Good morning, Quartz readers!
The British will carry on with Parliamentary elections. UK Prime Minister Theresa May on June 4 called for a stronger response to terrorism after Saturday’s London Bridge attack, saying, “Enough is enough.” But some business will continue as usual, like Thursday’s parliamentary election. Campaigning, halted briefly this weekend, resumes today.
Ex-FBI chief James Comey faces interrogation. Comey will be in the hot seat this week. The former US intelligence chief, who got fired last month, will answer questions from Senators on Thursday about an investigation he led into the president’s ties to Russia and whether Trump told him to back off.
Americans will work on climate change without their president. Pledge America, a group of US states, cities, universities, and businesses, is vowing to work on climate change in defiance of president Donald Trump’s decision last week to pull out of the Paris agreement. Based on precedent, the green secession could succeed.
In Hong Kong, over 100,000 gathered to remember Tiananmen Square. An estimated 110,000 people met in Victoria Square to remember the Chinese Communist Party’s attack on pro-democracy students protesting government policy in Beijing 28 years ago. Meanwhile in China, an activist who tweeted a photo of herself from the square on June 4, was arrested, according to Amnesty International.
Wonder Woman is a movie heroine at opening, collecting $223 million. It seems there is no glass ceiling for some female super heroes at least. In its first weekend of release in movie theaters globally, Wonder Woman earned $223 million. In the US, the movie earned $130.5 million—more than Iron Man, Doctor Strange, and Thor when they opened.
A billion people watched India play Pakistan in a cricket championship. India beat Pakistan in the Champions Trophy, a cricket competition held on June 4 in Birmingham, England. The game drew a billion television viewers, though sport was just an aside to politics. The rival nations have not had teams face each other on a playing field since the 2015 World Cup.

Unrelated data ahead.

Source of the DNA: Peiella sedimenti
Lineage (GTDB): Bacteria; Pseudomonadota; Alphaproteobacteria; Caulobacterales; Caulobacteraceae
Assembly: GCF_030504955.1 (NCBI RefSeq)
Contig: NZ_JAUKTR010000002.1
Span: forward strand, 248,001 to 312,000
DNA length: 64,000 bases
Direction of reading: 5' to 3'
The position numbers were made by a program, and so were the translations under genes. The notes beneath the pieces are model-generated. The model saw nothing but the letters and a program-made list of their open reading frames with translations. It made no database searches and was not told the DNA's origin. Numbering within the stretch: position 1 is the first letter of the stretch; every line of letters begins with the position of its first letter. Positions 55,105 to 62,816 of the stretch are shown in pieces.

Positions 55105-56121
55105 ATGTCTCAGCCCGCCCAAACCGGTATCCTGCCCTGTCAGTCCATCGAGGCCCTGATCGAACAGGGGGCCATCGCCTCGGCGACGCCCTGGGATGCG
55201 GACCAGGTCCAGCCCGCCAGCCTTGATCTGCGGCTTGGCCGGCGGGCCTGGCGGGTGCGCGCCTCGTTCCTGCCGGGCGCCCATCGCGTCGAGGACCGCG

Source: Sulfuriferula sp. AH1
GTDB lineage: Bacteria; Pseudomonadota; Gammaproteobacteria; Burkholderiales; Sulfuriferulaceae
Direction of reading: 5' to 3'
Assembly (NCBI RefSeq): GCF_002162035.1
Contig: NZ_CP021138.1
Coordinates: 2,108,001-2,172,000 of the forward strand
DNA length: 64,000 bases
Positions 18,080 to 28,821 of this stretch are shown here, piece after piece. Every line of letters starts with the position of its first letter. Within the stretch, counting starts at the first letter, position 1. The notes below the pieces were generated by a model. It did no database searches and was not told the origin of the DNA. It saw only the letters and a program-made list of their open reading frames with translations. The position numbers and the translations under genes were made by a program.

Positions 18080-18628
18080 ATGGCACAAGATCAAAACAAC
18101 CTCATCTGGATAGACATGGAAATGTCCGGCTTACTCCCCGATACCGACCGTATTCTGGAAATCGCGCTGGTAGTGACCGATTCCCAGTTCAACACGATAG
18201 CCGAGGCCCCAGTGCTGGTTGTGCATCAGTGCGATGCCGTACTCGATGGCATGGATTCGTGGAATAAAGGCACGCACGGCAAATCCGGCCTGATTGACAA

Explosions kill 18 and injure 90 at a high profile Kabul funeral. Three explosions went off on June 3 in Kabul, Afghanistan during the funeral of Salim Ezadyar, the son of a senior Afghan senator. Ezadyar was killed at a protest the previous day, along with 89 others, after police opened fire on demonstrators. It appears that no officials were killed at the funeral.
A rare occurrence for Brits—cops with guns—may become common. Scotland Yard warned Londoners who are unaccustomed to guns, that they will see more armed police on the streets after an attack on London Bridge left seven dead. Donald Trump tweeted at London’s mayor Sadiq Khan that he was wrong to tell Londoners to stay calm; his office called the president’s message ill-informed (paywall).
Lily Kuo on a new rail line and the old story of China in Kenya. ”The Standard Gauge Railway (SGR), built and funded by the Chinese, officially opened to the public on Madaraka Day, the anniversary of Kenya gaining the right of self-rule. In a ceremony attended by Kenyan and Chinese officials, a Kenyan orchestra performed Chinese patriotic songs underneath the gaze of a bronze statue of Zheng He, a Chinese admiral who led expeditions to Africa in the 15th century.” Read more here.
Taxing humans for drinking beats taxing robots for taking human jobs. Bill Gates believe robots who replace human workers could be taxed but an EU Commissioner tasked with designing Europe’s digital future says, “No way, no way.“
Machines help people write better sentences. Artificial intelligence can’t make you creative but an algorithmic approach to craft may improve your writing.
The US jobs report was trumped up to make the president look bad. Some conservative pundits are blaming the numbers in the lackluster US Bureau of Labor Statistics jobs figures for May on a deep state conspiracy.
A flying car may light the torch at the 202o Tokyo Olympics. Toyota invested in a futuristic vehicle with wheels and propellors that just had a difficult test run.
Making clothes is just a marketing expense for luxury brands. The biggest names in fashion aren’t making money on clothes—those are just for show.
Egyptian farmers are going back to school to study climate change. Growers along the Nile river are participating in a UN program that teaches them new techniques and expertise to deal with changing terrain.
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